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Wed, Aug 04, 2010
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She feels guilty she can't give daughter 'proper family'
by Charlene Tan, Jolin Ng

PREGNANT? Get married.

That's a quick fix for some teens who find themselves pregnant.

But going by official statistics, teen marriages are two to three times more likely to end in divorce than marriages between people 25 years of age and older.

Take 21-year-old Nabilla Hashim.

Her family jumped into the marriage preparations when she became pregnant at 17. She said: "My family decided everything before I knew it.

"My parents are very traditional and they didn't want people to know that their daughter was unmarried and pregnant."

Ms Nabilla obeyed her parents' wishes and married her boyfriend before she delivered. She then lived with her husband's parents.

After a year as a full-time mother, Ms Nabilla found a job because she felt guilty about depending on her in-laws.

Her husband, five years older, had just completed his national service. He tended to job-hop and preferred to go out with his friends, paying little attention to his family.

After 11/2 years, Ms Nabilla could not tolerate her spouse's behaviour any longer and filed for divorce.

She said: "We fought a lot about stupid things like money, our daughter, his friends, but mostly about money."

Her parents supported her decision and chipped in to help MsNabilla look after little Nana, as her daughter is affectionately called.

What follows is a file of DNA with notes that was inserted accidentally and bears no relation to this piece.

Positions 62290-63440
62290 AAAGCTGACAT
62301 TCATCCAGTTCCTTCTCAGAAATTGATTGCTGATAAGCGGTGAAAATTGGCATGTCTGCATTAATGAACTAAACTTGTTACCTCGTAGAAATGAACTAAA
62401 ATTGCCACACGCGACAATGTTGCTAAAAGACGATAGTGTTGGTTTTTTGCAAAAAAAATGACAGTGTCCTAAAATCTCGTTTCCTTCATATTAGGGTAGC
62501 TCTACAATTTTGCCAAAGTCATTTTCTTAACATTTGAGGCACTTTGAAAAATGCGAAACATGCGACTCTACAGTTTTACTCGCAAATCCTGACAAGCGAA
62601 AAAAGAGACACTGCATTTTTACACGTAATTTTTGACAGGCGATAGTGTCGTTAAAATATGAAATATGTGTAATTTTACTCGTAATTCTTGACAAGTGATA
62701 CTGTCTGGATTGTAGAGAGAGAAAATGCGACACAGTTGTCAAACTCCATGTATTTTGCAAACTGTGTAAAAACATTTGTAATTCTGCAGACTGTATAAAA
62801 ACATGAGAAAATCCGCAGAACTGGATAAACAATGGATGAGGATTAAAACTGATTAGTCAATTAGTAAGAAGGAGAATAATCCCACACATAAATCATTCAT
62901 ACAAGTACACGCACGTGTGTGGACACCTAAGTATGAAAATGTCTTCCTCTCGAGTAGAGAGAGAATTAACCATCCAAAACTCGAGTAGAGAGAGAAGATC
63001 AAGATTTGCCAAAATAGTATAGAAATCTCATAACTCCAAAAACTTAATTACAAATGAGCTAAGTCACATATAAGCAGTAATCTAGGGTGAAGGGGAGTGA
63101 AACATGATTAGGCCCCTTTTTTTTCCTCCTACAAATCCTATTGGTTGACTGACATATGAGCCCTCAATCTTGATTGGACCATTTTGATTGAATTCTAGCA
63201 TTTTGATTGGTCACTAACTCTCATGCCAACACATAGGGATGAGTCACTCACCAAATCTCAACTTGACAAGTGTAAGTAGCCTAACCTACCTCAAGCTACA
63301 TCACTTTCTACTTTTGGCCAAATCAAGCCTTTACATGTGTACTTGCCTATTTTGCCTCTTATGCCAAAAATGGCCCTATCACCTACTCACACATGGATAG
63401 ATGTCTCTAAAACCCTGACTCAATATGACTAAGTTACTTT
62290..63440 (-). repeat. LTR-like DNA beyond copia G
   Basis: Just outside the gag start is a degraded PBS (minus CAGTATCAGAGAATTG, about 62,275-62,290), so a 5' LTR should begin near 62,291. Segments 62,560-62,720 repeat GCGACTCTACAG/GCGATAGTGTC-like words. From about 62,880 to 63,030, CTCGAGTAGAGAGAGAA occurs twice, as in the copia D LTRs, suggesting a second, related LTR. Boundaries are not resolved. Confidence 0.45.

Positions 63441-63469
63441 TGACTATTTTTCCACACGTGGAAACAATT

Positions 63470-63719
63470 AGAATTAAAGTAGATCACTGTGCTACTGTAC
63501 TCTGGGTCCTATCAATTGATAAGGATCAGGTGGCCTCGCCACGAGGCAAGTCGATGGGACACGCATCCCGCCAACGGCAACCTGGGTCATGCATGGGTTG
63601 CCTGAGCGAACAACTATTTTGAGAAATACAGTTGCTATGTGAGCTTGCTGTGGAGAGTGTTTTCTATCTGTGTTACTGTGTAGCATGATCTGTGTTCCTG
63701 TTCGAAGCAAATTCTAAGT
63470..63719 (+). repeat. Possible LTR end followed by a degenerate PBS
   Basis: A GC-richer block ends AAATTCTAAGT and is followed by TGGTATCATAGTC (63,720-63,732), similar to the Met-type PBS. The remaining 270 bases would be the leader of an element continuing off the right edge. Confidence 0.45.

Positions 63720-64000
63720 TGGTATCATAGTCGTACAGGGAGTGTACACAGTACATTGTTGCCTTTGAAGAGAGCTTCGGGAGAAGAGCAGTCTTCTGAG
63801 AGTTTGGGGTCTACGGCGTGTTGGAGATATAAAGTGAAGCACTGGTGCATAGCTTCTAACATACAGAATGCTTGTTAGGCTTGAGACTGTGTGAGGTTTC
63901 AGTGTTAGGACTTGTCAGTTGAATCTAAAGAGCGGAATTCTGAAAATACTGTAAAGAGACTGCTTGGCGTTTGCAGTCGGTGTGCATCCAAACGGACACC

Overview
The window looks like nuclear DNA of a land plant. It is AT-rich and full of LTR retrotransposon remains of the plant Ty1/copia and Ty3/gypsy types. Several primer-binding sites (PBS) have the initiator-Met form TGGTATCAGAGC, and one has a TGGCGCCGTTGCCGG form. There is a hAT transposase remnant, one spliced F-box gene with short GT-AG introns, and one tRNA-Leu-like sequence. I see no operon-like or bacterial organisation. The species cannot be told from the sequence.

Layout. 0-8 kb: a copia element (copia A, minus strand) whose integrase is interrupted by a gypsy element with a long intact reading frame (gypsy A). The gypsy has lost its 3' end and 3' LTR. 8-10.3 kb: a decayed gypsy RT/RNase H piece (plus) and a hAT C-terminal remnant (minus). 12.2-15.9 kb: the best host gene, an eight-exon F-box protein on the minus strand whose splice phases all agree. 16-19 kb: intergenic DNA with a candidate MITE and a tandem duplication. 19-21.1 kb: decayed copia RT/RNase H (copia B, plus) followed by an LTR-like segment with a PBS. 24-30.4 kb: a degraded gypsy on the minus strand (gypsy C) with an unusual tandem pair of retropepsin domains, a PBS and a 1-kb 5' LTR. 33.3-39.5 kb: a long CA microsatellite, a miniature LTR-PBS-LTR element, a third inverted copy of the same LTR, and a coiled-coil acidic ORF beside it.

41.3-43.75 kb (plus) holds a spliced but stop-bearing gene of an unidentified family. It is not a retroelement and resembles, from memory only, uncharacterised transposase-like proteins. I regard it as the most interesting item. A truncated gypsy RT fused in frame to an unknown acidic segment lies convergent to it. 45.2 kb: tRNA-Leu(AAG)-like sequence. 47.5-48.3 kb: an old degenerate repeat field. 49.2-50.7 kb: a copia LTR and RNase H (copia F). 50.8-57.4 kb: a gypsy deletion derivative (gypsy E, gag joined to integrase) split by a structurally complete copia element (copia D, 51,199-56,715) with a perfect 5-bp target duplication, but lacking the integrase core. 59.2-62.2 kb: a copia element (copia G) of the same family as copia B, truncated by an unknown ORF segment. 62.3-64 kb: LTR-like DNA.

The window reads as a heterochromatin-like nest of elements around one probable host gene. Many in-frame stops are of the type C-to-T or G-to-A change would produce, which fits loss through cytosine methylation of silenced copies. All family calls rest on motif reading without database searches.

"I am grateful that she still has the love of her grandparents who really dote on her, and she has someone to love her aside from me," said Ms Nabilla.

When the happily-ever-after ends, children often end up hurt though they may not understand why.
Her eyes wide, Nana, clambered up and down the chairs, running around the small café near their home.

Picture of Daddy

Said Ms Nabilla with a tinge of regret: "She thinks it is wrong to talk about her dad. He disappeared after the divorce was finalised. Initially, I told her he does not live with us anymore."

She described a recent incident when Nana brought home a picture that she had drawn of her dad on one side of the art paper.

At first, Ms Nabilla joked to Nana about not knowing how to draw. "Wait," Nana said and turned over the paper. On the other side, she had drawn Ms Nabilla and had her teacher write for her.

"This is Daddy. This is Mummy. Mummy and Daddy don't live together anymore."

Ms Nabilla plans to talk to Nana about her father when the girl is older, hoping that for now, the divorce does not affect the little girl irreparably.

"My hope for the future is to get a house of our own one day," she said.

"I want to give her everything, like visiting Disneyland - things I didn't have when I was growing up.

"It comes from a kind of guilt, that I can't give her a so-called proper family."

Take also the case of 21-year-old Kiara Quek, for whom marriage seemed the only way out despite her parents' objection.

In 2007, she found that she was late by two months. But she dismissed it as stress from her studies. The last thing on her mind was that she was pregnant.

But a store-bought pregnancy test kit proved otherwise.

For Ms Quek, an only child who grew up in a protective home, the test result led to tensions.

"It was a very difficult time for me because my parents were very upset with me," she said.

"However, my boyfriend has always liked kids and he told me he would take responsibility. He said he wanted to get married and he loves me, so I thought, why not?"

Despite the ensuing hostility Ms Quek faced at home, she kept the baby and moved in with her boyfriend, Mr Tyron Seow.

Shortly after giving birth to her son Xander in May 2008, Ms Quek and Mr Seow tied the knot in November. Both were then 19.

The couple are still married and now live with Mr Seow's parents. Ms Quek works as a front desk service staff at a bank while Mr Seow is a credit card salesman also at a bank.

Back in the 60s, teen marriages were the norm, said Professor Gavin Jones, head of the research cluster on Changing Families in Asia at the Asia Research Institute at the National University of Singapore (NUS).

But today, teen marriages are the exception, he said.